I do not personally watch network TV news - it is depressing, and any content they have is crammed into 30 seconds and loaded with hype. I have found that with a few exceptions, TV weather is rather vague and inaccurate for actual weather events. They are great for day-to-day stuff, but whenever a major event comes down the pipeline... the normal "weather readers" give way to more experienced mets. Such is the case with KHOU. They've had a succession of "weather readers", but whenever something tropical is coming our way, they bring in Neil Frank, who is an incredibly capable met that happened to run the NHC a while back.

THAT is my point. Not that I'm being sexist, or that she is incapable. Just that non-degreed "meteorologists" aren't hired to interpret the weather, but rather read it.
Member Since: August 3, 2008 Posts: 16 Comments: 5891
Quoting RitaEvac:
So when is Florida going under water and blowing away?


For one FL isn't going under as it's the driest i can remember here. If we do get let's say 6" of rain their will likely be no flooding as most lakes are extremely low. Almost the situation you guys had last year in TX. The ponds in my complex that are usually 12 feet deep are empty!
Member Since: October 26, 2011 Posts: 0 Comments: 2651
It's a comfy 72F here currently..

Weather Station - report
Uptown, New Orleans
Elevation
20 ft

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Quoting RitaEvac:
So when is Florida going under water and blowing away?


tomorrow 18Z, already have my row boat tuned up.
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Quoting StormTracker2K:


Is hot by you guys too?
good morning pat, yes and very humid
Member Since: August 6, 2011 Posts: 4 Comments: 42120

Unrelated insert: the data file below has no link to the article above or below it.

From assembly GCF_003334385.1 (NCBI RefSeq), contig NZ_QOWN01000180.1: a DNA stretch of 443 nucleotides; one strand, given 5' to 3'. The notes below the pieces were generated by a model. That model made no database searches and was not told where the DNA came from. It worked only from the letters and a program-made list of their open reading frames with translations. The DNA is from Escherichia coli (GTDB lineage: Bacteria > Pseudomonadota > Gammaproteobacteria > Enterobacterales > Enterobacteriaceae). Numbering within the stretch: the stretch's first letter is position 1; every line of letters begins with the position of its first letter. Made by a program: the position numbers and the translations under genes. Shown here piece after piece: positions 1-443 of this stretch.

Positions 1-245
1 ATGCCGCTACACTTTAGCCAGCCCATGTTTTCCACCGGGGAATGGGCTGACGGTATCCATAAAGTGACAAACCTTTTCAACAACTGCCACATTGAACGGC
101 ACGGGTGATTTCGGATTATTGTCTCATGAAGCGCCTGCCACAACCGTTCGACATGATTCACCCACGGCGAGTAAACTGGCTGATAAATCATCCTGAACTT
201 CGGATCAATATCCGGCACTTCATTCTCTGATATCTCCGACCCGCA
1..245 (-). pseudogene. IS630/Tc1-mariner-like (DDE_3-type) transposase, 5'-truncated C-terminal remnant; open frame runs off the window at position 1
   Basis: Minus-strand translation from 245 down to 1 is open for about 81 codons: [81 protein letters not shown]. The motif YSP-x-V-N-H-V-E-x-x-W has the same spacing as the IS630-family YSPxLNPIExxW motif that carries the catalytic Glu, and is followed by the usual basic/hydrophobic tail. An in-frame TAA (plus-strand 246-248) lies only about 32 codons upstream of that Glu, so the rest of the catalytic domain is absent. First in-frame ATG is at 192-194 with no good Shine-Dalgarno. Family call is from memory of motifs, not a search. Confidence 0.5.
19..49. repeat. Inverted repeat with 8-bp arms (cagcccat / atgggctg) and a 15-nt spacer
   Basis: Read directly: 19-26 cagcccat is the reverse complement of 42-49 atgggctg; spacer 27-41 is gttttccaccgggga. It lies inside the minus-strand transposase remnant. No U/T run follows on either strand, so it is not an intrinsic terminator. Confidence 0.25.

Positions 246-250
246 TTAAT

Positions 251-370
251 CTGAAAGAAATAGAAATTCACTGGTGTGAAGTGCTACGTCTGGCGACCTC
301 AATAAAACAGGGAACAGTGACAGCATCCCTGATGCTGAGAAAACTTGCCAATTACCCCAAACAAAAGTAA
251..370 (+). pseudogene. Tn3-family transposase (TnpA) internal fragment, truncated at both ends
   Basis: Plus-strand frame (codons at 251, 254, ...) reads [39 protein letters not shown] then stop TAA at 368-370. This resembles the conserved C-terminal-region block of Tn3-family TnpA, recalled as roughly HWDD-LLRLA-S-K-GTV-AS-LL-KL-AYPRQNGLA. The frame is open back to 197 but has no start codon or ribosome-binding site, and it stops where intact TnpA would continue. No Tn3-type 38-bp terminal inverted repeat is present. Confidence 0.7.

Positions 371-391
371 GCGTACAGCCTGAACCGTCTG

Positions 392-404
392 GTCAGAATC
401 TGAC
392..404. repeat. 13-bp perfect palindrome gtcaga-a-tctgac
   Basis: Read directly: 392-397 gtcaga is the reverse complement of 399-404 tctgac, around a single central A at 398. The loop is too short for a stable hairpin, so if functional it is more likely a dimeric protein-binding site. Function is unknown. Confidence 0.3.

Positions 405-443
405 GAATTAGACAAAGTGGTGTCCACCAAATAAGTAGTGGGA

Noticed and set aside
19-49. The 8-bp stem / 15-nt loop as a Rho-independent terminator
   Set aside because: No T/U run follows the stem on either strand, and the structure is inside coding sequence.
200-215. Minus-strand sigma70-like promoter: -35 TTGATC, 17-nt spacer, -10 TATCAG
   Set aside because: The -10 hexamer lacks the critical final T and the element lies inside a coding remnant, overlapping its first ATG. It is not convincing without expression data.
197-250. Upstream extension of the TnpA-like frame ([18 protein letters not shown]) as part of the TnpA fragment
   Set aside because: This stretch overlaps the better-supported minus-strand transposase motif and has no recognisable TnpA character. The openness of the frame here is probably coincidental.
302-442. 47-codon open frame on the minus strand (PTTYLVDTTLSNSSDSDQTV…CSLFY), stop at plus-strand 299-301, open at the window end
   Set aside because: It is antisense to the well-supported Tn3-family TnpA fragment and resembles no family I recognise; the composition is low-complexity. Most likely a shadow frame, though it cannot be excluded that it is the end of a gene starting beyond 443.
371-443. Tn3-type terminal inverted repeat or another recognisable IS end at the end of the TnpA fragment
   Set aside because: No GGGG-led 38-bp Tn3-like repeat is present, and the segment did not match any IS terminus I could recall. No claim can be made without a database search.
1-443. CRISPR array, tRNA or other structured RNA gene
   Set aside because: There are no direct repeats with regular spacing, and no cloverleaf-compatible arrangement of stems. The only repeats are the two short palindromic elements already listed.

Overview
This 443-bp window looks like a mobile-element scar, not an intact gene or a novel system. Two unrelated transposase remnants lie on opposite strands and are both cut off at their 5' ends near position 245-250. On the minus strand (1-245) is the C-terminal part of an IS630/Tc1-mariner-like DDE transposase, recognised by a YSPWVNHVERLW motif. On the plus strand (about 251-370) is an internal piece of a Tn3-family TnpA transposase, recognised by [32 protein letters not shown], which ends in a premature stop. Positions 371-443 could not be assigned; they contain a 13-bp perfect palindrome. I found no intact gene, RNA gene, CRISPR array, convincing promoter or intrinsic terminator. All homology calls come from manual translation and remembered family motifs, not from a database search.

The model guidance shows the front pushing thru NOLA before the cyclogenesis occurs, so we should only get strong winds behind it as it scoots eastward Sat-Sunday.


Short term...


Cold front will continue to move eastward toward the area
today...and across the area overnight. Most model solutions have
delayed the upper low cutting off until the daytime hours on
Saturday...which will have the effect of delaying the development
of a strong surface low along the cold front until after the front
passes to the east of the area. Will keep chance probability of precipitation in the
forecast for overnight into Saturday...with values being lower
than in previous forecasts. Will also note that latest trends
indicate current forecast probability of precipitation may still be too high. Thunder will
be very limited with this system...and mainly confined to the
overnight hours tonight. Precipitation will move out of the area
by sunset Saturday. Breezy to windy conditions will move into the
area Saturday afternoon through Sunday as low pressure gets
cranked up over the eastern Gulf. Temperatures today will remain
several degrees above normal...but the cold front and low pressure
will bring cooler weather for several days. Expect below normal
temperatures...which we have not seen much of in the last 2
months...for Saturday and Sunday. 35
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Quoting Patrap:
..morn 2K, LargoFl'


Is hot by you guys too?
Member Since: October 26, 2011 Posts: 0 Comments: 2651
Quoting StormTracker2K:


this event looks like it wants to spread up the east coast.


Sure does. If I get a chance to maybe I can finally submit some severe weather reports as a spotter... It's quite funny that right after I got certified as a trained spotter, the area has one of the dryest and nicest periods of weather in memory...
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So when is Florida going under water and blowing away?
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..morn 2K, LargoFl'
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Quoting nrtiwlnvragn:


Storm of the Centuryesque?



Highly doubt to that degree but the potential exists for a similar event. Mainly posting the image for a visual representation of what we may see this weekend.
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Jeff co-founded the Weather Underground in 1995 while working on his Ph.D. He flew with the NOAA Hurricane Hunters from 1986-1990.

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JeffMasters's Recent Photos

Lake Effort Snow Shower Over Windsor, Ontario
Sunset on Dunham Lake
Pictured Rocks Sunset
Sunset on Lake Huron